The species distribution, antimicrobial resistance and risk factors for poor outcome of coagulase-negative staphylococci bacteraemia in China.
Antimicrob Resist Infect Control. 2019;8:65
Authors: Cui J, Liang Z, Mo Z, Zhang J
Objective: Coagulase-negative staphylococci (CoNS) are one of the major opportunistic pathogens and the incidence of CoNS bacteraemia is increasing. However, most of the CoNS-positive blood cultures are contaminants rather than true CoNS bacteraemia. In order to minimize contamination, we defined true CoNS bacteraemia as the patient that has two or more identical CoNS-positive blood cultures drawn within 48 h in this study and the objective of this study was to analyse the species distribution and antibiotic resistance and to identify risk factors for 30-day mortality of the true CoNS-bacteraemia.
Method: By reviewing the electronic medical database, this study retrospectively analysed patients diagnosed as CoNS bacteraemia by blood cultures in a comprehensive tertiary care hospital in China from January 1, 2014, to December 31, 2017.
Result: A total of 1241 patients with 1562 episodes of CoNS-positive blood cultures were recorded in the database but only 157 patients were finally diagnosed as true CoNS bacteraemia after contaminants were excluded. All these 157 patients (12.7%, 157/1241) had bacteraemia-related clinical symptoms. Among the 157 patients, the most common species were Staphylococcus hominis (40.8%), Staphylococcus epidermidis (36.3%) and Staphylococcus capitis (11.5%). The antimicrobial susceptibility tests showed that all CoNS had a high rate of resistance to penicillin (94.9%), oxacillin (93.6%) and erythromycin (92.4%). Resistance to gentamicin (22.3%) and rifampicin (10.8%) was low, and none of the bacteria were resistant to vancomycin or linezolid. The 30-day mortality of patients with CoNS bacteraemia was up to 12.7% (20/157), and the multivariate logistics regression analysis showed that chronic renal failure (OR 5.9, 95% CI 1.6-21.5, p = 0.007) and chronic liver failure (OR 4.0, 95% CI 1.2-13.1, p = 0.024) were both the significant independent risk factors for the 30-day mortality of CoNS bacteraemia.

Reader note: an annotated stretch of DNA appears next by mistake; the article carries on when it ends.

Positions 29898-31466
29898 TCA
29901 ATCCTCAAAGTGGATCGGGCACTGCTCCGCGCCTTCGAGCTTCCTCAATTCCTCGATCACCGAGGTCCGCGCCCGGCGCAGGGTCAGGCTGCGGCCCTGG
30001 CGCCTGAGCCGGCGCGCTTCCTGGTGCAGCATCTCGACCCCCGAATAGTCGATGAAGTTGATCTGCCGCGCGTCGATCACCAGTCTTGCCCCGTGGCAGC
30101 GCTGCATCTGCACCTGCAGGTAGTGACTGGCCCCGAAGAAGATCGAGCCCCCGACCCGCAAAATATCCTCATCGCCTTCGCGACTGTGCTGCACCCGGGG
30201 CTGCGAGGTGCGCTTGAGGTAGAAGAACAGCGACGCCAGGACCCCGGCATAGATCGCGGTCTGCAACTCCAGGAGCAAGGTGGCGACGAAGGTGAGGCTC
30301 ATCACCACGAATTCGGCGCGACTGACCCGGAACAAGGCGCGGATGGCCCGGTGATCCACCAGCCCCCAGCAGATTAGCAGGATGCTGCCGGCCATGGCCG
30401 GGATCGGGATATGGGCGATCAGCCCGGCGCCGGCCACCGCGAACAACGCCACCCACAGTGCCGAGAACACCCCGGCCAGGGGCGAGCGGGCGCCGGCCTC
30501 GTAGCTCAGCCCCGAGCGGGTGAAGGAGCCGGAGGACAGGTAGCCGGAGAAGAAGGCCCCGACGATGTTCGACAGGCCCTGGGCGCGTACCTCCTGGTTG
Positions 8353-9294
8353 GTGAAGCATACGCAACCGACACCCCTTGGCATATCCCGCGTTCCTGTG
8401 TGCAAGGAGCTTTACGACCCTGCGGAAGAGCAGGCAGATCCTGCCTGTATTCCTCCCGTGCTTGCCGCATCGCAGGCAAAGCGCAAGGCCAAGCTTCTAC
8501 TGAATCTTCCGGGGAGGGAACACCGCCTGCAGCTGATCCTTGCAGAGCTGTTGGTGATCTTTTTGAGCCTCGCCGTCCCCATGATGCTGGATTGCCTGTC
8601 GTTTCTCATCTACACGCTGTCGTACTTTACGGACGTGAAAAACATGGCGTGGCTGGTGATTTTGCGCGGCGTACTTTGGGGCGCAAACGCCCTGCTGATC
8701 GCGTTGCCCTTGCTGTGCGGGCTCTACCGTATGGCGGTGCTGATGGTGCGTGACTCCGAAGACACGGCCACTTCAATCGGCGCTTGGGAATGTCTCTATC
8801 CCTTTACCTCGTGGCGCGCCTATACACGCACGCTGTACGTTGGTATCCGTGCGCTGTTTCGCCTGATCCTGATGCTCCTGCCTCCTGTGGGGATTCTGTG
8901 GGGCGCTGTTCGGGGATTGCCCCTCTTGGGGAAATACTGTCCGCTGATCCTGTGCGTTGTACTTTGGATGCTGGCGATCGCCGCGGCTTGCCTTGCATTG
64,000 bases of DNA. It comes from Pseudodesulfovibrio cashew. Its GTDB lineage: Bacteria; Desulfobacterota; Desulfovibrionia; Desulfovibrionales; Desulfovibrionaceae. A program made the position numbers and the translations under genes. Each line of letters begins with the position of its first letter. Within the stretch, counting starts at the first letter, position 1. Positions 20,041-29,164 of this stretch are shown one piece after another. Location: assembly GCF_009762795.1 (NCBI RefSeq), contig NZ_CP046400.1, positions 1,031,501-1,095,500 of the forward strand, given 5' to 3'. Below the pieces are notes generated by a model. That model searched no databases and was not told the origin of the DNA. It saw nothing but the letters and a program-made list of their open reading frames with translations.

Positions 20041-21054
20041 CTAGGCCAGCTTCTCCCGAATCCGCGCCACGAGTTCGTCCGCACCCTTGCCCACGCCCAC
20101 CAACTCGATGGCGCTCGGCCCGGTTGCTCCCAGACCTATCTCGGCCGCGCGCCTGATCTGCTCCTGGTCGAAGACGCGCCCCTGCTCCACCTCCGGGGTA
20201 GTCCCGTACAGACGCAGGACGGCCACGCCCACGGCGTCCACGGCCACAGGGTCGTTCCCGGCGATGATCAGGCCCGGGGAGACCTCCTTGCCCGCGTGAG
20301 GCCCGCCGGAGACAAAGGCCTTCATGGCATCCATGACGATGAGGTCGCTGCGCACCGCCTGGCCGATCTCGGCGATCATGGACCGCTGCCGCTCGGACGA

Conclusion: Staphylococcus hominis and Staphylococcus epidermidis were the most common species in CoNS bacteraemia. All CoNS had high multi-drug resistance, but gentamicin and rifampicin had a relatively lower resistance and could be considered as alternative antibiotics for anti-CoNS bacteraemia in addition to vancomycin and linezolid. Additionally, patients with chronic renal failure or chronic liver failure have a higher 30-day mortality after the onset of CoNS bacteraemia.
PMID: 31044070 [PubMed - in process]